A Defining Moment For Synthetics

By Katherine Bui
published October 1999 Lubricants World
While the field is not wide open, a new ruling confirms that the definition of "synthetic" is still largely in the hands of marketers.

Part 1 of 2

Synthetic. The word has become almost a proscription in the industry, especially among scientific and technical organizations, such as the Society of Automotive Engineers (SAE) and the American Petroleum Institute (API).
Ask a marketer of motor oil products formulated with hydroprocessed mineral oils, and you might get a definition that involves cost-efficiencies and consumer choices. Ask an engineer involved in manufacturing polyalphaolefins (PAOs) or esters, and composition might be the determining factor. Despite the intense debate over the origins of synthetics, an absolute definition has remained in limbo for many years, with much of the responsibility placed on base oil manufacturers and lubricant marketers.
It was only recently, in a decision by the National Advertising Division (NAD) of the Council of Better Business Bureaus, that the first basic action and ruling in the United States set a strong precedence for a broader description in the marketing of synthetics. In this first installment of a two-part story, Lubricants World takes a look at the NAD's ruling and explores the revived debate surrounding the definition of "synthetic."
The Ruling
In a ruling released April 1999, the NAD addressed complaints filed by Mobil Oil Corp. regarding the truthfulness of Castrol North America Inc.'s claim that its Syntec® provides "superior engine protection" to all other motor oils, both synthetic and conventional, and that Syntec's esters provide "unique molecular bonding." Mobil charged that the advertisements inaccurately represented that the current formulation of Syntec is synthetic. The challenge was filed based on statements Castrol made in a series of television commercials, Web site publications, package labels, and brochures.
The NAD divided its decision to address three issues raised in the complaint. Is the reformulated Syntec synthetic motor oil? Has Castrol substantiated its superiority claims? Has Syntec been degraded?
The NAD determined that the evidence presented by the advertiser constitutes a reasonable basis for the claim that Castrol Syntec, as currently formulated, is a synthetic motor oil. NAD noted that Mobil markets hydroisomerized basestocks as synthetic in Europe and elsewhere. NAD noted that the action taken by the SAE to delete any reference to "synthetic" in its description of basestocks in section J354 and API's consequent removal of any mention of "synthetic" in API1509 were decisions by the industry not to restrict use of the term "synthetic" to the definition now proffered by Mobil. Further, the SAE Automotive Lubricants Reference Book, an extensively peer-reviewed publication, states base oils made through the processes used to create Shell's hydroisomerized basestock, severe cracking, and reforming processes may be marketed as "synthetic."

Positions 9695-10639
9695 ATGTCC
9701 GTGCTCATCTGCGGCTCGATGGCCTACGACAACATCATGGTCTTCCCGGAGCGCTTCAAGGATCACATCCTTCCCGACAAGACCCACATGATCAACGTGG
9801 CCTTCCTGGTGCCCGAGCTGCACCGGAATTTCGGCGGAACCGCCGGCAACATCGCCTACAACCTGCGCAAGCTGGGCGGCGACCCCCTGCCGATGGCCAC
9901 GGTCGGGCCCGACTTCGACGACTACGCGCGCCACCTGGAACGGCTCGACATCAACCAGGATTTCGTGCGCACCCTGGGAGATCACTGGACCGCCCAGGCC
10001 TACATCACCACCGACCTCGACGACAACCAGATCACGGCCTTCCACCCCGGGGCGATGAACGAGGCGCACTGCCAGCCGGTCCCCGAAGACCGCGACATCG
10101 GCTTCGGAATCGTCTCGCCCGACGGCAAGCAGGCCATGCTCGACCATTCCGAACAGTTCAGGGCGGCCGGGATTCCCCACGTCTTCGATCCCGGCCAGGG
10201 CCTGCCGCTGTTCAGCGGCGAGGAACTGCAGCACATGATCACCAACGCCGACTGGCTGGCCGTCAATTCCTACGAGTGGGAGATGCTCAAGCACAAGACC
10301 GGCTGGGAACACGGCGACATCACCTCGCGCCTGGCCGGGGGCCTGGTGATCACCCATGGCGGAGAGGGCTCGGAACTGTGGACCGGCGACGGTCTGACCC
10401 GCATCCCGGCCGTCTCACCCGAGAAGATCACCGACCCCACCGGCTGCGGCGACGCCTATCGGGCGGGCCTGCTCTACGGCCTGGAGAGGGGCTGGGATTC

Despite its prior ruling, the NAD advised that Syntec could not advertise a superior protection claim.
The NAD determined that though Mobil presented clear evidence that Castrol has made a major change to Syntec's formulation, it was not sufficient to demonstrate that Syntec has been "degraded."
Industry Reaction
In a statement to Lubricants World, Castrol's legal counsel said, "The NAD's decision was clearly correct. In accepting Castrol's position on the appropriate definition of synthetic basestock and concluding that Castrol Syntec is a fully synthetic oil, the NAD accepted the overwhelming evidence Castrol presented, which included the opinions of leading scientists . . .and statements from Shell, Exxon, and other industry sources. The NAD also relied on the SAE's rejection of a restrictive definition of the type advanced by Mobil. In fact, although it had the right to do so, Mobil did not attempt to appeal the NADS's decision."
Mark Sztenderowicz, a senior research engineer from Chevron Products Co.'s Base Oil Technology Team, stated his company agreed with the NAD's decision. "We feel strongly," he said, "that 'synthetic' is a fairly broad term and a number of basestocks besides PAOs fit the description. To the extent that the NAD came to a similar conclusion and was unwilling to limit 'synthetic' to a narrow definition, we agree. We further agree with what we consider to be a commonsense interpretation that consumers perceive the word 'synthetic' to mean something man-made, but not made necessarily from a particular compound or component."